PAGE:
The myth of farming

I’ve seen a quotation go around Twitter lately:

“Liberals think the poor need jobs, when really the poor need to not need jobs: but land, skills & tools to provide their own necessities.”


It’s attractive on the face of it (who doesn’t want a cottage, a garden, a pig, and a workshop?), but when unpacked a bit gets incredibly problematic. First up, we have “Liberals think”—that’s a red flag right there. It’s a polarizing political argument, and it’s an Americanized one, fairly uncritically buying into the Liberal/Conservative dichotomy consensus.

Second, we have someone telling us what “the poor” really need, and in specific opposition to what [X other non-poor group] think they need. If you need me to explain why that’s a bad thing, please leave your name & postal address in the comments.

Now, as for “jobs” balanced against “land, skills & tools to provide their own necessities”—really, this is comparing apples to porridge oats and telling us we can only have one of them. [Editorial note: I’m going to be using “us” fairly freely in this post, because I’m both one of the first-world-poor and one of the privileged trying to find solutions. I’m deliberately not talking about the global poor, because I don’t have any personal experience there.]

When I was grumbling about this on Twitter, Farah Mendlesohn summed it up: “The history of the world can be written as people trying to escape the land.”

Land is important, there’s no way to contest that. It’s almost the only place food comes from, and it’s pretty much the only form of capital you can immediately put to work and make some sort of subsistence from. On the other hand, not all land is created equal; all land requires specialist knowledge to profit from; all land requires near-constant hard physical work; and most of it is in really inconvenient locations. In addition, all land requires external inputs for sustainability: not only does your first batch of seed have to come from somewhere, but simple mathematics mean that no matter how religiously you compost you’ll need to add in some fertilizer too, to compensate for all the delicious tasty biomass you’re extracting from it. For that matter, where did your garden fork come from, and what about the next one when it breaks? We can do more than we think on a smallholding, but we can’t do everything, especially in the crucial first two years. (NB: I’m talking about arable farming here, and there’s a great deal of marginal land that isn’t suitable for that, but pastoral farming has almost all the same problems, with a larger initial investment and a longer gap between profit phases.)

So therefore, nobody will ever be free of the cash economy, and we don’t want to be—we installed it for a reason, and that reason is because it gets us useful stuff. It’s nice to think that we’ll be able to make enough money selling crops at the farmer’s market, but that’s difficult enough as it is with few-enough people trying to do it that it achieves niche-market/specialty-product status. It wouldn’t be able to compete with supermarkets. We all have crafts & hobbies that are potentially slightly monetizable, but as for fitting those in around subsistence farming… no.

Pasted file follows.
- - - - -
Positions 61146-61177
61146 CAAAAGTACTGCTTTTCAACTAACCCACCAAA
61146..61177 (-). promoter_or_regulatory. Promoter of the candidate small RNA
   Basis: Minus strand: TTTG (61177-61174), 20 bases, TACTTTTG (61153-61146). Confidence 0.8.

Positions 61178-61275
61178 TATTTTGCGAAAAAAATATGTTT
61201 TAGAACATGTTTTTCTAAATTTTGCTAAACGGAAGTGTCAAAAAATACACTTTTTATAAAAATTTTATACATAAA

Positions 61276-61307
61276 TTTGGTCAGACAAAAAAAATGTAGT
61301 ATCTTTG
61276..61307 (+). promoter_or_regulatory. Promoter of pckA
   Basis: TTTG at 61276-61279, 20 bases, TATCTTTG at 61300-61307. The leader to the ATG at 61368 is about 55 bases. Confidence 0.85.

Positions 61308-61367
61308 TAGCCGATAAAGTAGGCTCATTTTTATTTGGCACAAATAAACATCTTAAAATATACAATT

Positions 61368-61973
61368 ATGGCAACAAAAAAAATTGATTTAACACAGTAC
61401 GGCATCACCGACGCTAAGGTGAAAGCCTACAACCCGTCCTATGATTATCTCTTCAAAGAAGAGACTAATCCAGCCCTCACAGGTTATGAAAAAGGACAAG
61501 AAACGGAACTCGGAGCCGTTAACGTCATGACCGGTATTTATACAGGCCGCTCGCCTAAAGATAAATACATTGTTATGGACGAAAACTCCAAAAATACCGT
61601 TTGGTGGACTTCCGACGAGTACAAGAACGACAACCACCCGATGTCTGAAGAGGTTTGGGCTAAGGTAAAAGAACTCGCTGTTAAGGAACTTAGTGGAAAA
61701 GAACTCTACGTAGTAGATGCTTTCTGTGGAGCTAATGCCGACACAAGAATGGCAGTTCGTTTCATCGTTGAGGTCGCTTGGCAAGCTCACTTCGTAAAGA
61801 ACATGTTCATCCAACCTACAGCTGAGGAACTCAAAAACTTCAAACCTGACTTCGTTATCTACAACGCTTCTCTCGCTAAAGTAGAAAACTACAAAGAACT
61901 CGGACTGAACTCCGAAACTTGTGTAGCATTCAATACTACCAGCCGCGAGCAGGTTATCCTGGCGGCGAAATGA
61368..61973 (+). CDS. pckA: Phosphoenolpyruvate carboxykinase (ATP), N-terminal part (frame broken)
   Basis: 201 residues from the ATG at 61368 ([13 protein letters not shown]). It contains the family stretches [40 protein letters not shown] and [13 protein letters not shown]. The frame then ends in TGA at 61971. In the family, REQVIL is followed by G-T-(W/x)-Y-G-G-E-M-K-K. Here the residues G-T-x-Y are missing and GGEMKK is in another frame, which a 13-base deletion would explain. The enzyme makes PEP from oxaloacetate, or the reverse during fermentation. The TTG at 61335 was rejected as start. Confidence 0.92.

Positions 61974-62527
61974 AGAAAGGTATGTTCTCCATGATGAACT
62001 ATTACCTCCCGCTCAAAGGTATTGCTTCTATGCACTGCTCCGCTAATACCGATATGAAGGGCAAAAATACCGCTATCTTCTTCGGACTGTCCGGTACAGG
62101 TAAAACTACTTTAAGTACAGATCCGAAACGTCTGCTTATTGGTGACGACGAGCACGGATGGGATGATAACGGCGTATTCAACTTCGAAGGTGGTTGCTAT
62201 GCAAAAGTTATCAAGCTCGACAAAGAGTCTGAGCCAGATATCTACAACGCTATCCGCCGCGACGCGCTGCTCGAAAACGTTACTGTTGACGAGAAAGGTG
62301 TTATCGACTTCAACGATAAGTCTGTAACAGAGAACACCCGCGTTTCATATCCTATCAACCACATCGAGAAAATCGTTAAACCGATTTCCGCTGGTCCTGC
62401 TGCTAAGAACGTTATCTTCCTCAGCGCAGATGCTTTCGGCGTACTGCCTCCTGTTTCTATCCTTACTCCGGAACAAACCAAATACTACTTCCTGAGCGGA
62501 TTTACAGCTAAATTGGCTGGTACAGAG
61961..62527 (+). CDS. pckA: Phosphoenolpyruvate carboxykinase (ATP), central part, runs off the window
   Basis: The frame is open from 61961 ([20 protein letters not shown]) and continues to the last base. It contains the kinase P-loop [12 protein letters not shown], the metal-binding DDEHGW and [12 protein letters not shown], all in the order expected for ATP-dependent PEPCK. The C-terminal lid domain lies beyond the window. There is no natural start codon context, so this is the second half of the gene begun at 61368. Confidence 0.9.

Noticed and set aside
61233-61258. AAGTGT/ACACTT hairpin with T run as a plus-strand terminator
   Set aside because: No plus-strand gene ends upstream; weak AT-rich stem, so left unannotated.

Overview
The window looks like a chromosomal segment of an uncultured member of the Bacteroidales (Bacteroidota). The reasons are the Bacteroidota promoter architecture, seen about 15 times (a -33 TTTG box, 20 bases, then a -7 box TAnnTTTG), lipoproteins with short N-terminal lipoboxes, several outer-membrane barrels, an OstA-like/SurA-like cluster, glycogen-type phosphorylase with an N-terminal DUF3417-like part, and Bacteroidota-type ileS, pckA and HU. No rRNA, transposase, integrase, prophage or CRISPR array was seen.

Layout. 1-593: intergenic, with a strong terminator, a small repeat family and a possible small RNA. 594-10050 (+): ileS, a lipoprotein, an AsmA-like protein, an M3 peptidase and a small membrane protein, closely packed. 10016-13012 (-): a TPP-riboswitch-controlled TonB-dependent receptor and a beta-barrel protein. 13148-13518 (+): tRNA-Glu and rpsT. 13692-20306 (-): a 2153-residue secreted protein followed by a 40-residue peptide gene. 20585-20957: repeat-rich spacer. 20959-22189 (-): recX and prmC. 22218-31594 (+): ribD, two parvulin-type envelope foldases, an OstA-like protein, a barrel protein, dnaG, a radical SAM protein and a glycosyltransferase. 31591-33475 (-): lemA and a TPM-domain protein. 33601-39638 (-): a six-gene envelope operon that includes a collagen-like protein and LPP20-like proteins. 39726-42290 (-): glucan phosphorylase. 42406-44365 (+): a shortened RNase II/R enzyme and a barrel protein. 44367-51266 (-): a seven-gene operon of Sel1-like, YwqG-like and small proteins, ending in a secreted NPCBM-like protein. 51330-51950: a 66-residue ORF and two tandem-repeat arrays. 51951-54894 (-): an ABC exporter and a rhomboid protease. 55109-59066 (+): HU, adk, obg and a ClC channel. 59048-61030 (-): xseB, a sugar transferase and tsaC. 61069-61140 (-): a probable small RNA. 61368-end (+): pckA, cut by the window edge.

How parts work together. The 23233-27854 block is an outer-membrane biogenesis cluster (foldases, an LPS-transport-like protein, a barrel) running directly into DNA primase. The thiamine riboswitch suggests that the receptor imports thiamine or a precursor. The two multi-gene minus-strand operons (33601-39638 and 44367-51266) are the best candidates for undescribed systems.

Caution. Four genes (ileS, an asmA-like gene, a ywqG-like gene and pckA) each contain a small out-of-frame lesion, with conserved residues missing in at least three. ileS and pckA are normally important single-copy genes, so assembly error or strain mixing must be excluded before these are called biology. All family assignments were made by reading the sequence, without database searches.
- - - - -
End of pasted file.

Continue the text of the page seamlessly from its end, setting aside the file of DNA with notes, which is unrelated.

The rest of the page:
In addition, land is one of the most inflexible forms of capital there is. Most of it is only fit for a few particular purposes (even discounting planning laws) and at least in the UK all of it is difficult to sell to someone who isn’t going to cover it in concrete & incomers.

So, yes: people have always wanted to escape the land, to get someone else to do the work of primary resource extraction and leverage economies of scale, whilst they get on with providing other services and having fun adventures. Which isn’t to say that farming can’t be fun… if you’re young & not disabled, or if you’re sitting pretty managing a floating workforce of young people to go out in the rain before dawn for you or shovel three hundredweight of shite. (And yes, I’ve done those, and more.)

There’s a flipside, though, which is that a particular class of people have always wanted to keep other, poorer people on the land. This isn’t just to ensure that the food (and timber, and wool, and coal, and so forth) supply keeps coming; it’s to keep society quiet, too. A more mobile society is a more informed, more restless, less deferential society—especially because mobility tends towards cities, and towards either skilled trades or crime. (Cf. Christopher Hill, The World Turned Upside Down.)

So one way to translate the original quotation would be something like this.

“The poor shouldn’t aspire to flexible lives or portfolio careers—smallholding and subsistence farming is good enough for them. I couldn’t do it myself, of course.”

Another, more generous way would be something like this.

Everyone should have access both to employment and to resources, and to the training & support they need to make the most of each. Nobody should be barred from either, or forced to remain in either.

That sounds idealistic, but it’s not; doing that would be pragmatically good for everyone. Encouraging fluidity means that the market will signal more efficiently, and fulfilling the hierarchy of needs removes a lot of the drag and friction from economic life.


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